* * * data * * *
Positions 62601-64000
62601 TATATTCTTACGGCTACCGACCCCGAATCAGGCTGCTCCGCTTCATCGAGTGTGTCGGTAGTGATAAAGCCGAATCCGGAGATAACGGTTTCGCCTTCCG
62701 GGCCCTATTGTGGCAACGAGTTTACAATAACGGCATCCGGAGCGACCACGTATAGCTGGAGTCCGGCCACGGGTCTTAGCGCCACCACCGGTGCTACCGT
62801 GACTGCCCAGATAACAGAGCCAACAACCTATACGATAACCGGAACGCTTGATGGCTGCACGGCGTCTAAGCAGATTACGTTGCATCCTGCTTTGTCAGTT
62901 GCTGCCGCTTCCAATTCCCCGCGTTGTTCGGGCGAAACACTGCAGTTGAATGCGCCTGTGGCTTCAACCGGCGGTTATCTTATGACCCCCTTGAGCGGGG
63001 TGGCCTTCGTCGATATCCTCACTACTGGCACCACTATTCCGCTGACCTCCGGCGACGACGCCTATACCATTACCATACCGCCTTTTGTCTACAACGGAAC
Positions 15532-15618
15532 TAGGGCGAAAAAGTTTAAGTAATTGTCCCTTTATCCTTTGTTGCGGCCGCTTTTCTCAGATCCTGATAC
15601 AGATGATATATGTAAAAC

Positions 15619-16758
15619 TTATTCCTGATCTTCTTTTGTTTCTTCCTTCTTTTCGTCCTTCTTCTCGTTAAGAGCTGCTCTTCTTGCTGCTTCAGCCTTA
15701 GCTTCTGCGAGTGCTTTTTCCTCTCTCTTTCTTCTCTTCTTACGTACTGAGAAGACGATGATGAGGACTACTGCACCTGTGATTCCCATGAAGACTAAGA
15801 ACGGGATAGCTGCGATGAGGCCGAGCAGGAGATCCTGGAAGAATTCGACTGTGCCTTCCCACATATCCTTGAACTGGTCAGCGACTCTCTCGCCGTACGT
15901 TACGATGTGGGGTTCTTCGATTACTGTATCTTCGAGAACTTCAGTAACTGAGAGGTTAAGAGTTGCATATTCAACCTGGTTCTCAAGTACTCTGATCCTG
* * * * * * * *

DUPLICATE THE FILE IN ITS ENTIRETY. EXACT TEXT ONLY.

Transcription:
Positions 62601-64000
62601 TATATTCTTACGGCTACCGACCCCGAATCAGGCTGCTCCGCTTCATCGAGTGTGTCGGTAGTGATAAAGCCGAATCCGGAGATAACGGTTTCGCCTTCCG
62701 GGCCCTATTGTGGCAACGAGTTTACAATAACGGCATCCGGAGCGACCACGTATAGCTGGAGTCCGGCCACGGGTCTTAGCGCCACCACCGGTGCTACCGT
62801 GACTGCCCAGATAACAGAGCCAACAACCTATACGATAACCGGAACGCTTGATGGCTGCACGGCGTCTAAGCAGATTACGTTGCATCCTGCTTTGTCAGTT
62901 GCTGCCGCTTCCAATTCCCCGCGTTGTTCGGGCGAAACACTGCAGTTGAATGCGCCTGTGGCTTCAACCGGCGGTTATCTTATGACCCCCTTGAGCGGGG
63001 TGGCCTTCGTCGATATCCTCACTACTGGCACCACTATTCCGCTGACCTCCGGCGACGACGCCTATACCATTACCATACCGCCTTTTGTCTACAACGGAAC
Positions 15532-15618
15532 TAGGGCGAAAAAGTTTAAGTAATTGTCCCTTTATCCTTTGTTGCGGCCGCTTTTCTCAGATCCTGATAC
15601 AGATGATATATGTAAAAC

Positions 15619-16758
15619 TTATTCCTGATCTTCTTTTGTTTCTTCCTTCTTTTCGTCCTTCTTCTCGTTAAGAGCTGCTCTTCTTGCTGCTTCAGCCTTA
15701 GCTTCTGCGAGTGCTTTTTCCTCTCTCTTTCTTCTCTTCTTACGTACTGAGAAGACGATGATGAGGACTACTGCACCTGTGATTCCCATGAAGACTAAGA
15801 ACGGGATAGCTGCGATGAGGCCGAGCAGGAGATCCTGGAAGAATTCGACTGTGCCTTCCCACATATCCTTGAACTGGTCAGCGACTCTCTCGCCGTACGT
15901 TACGATGTGGGGTTCTTCGATTACTGTATCTTCGAGAACTTCAGTAACTGAGAGGTTAAGAGTTGCATATTCAACCTGGTTCTCAAGTACTCTGATCCTG